Steve Swallow / Ohad Talmor / Adam Nussbaum: Playing in Traffic (2009)
Talmor is a master at making melody his subject matter. He exhibits complete confidence in his improvisations as he moves through a lilting expressive spectrum, touching only occasionally on a steady upbeat tempo. In "Three Two You," his playing is relaxed and Paul Desmond-like. In the intro to "Days of Old," he plays the purest of tones to shape a melody out of which slides one of Swallow's solo interludes. Talmor fills "Here Comes Everybody" with separated phrasings in keeping with the heaviness of the beat, but turns immediately inward in "Quiet Inside" and "Undress Under Duress" to extract fluid, tender, embracing lines. "Too" rolls out a duo conversation between bass and tenor that is all too short, but demonstrates how well the two can interact.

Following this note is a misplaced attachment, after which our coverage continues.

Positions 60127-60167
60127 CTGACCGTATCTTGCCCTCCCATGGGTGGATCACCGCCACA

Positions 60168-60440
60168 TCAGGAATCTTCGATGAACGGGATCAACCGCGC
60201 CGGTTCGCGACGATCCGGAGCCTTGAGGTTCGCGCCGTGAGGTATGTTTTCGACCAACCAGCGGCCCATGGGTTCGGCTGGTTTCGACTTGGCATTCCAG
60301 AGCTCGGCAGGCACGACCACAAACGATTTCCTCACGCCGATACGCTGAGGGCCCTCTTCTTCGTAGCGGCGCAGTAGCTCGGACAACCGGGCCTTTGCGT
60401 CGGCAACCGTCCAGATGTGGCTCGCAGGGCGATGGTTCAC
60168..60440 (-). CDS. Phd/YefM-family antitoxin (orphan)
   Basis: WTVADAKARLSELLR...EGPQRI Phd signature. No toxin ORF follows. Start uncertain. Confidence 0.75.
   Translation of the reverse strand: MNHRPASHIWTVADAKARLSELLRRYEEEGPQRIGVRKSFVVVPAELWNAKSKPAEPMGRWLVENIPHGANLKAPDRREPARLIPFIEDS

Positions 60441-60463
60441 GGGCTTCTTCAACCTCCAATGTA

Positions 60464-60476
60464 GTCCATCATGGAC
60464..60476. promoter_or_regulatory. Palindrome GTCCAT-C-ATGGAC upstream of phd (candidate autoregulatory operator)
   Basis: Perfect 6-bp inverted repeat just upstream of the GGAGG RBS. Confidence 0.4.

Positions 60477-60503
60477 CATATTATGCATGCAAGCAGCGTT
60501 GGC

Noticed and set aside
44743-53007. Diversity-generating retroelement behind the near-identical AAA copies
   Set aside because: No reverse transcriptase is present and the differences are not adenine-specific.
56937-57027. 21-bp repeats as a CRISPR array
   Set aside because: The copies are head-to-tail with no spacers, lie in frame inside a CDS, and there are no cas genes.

The drums and bass never wander away from the center that the tenor constructs, except for the brief offbeat abstract improvisation from Nussbaum and Swallow midway through the record. They revere the horn's lead in the musical portrayal of moods. On "Days Of Old," Swallow illustrates his own awareness of quiet and gentleness in a brief solo and in "Quiet Inside," he trails off Talmor's high- to low-pitch swings. Nussbaum displays a seemingly endless vocabulary for establishing a warm and laid-back atmosphere as he taps the skins with his hands in "Warmer in Heaven," lithely uses mallets for "More Nuts" or creates swells of sibilance on the aforementioned "Undress Under Duress."
Playing in Traffic closes as it opens with "Up Too Late," Swallow mapping out the pulse, Nussbaum snapping the sticks right behind him and Talmor percolating with his horn one final time.
Track Listing: Playing In Traffic; Days Of Old Intro; Days Of Old; Here Comes Everybody; Undress Under Duress; Warmer In Heaven; Up Too Late.
Personnel: Ohad Talmor: tenor sax; Steve Swallow: electric bass; Adam Nussbaum: drums.
Record Label: Auand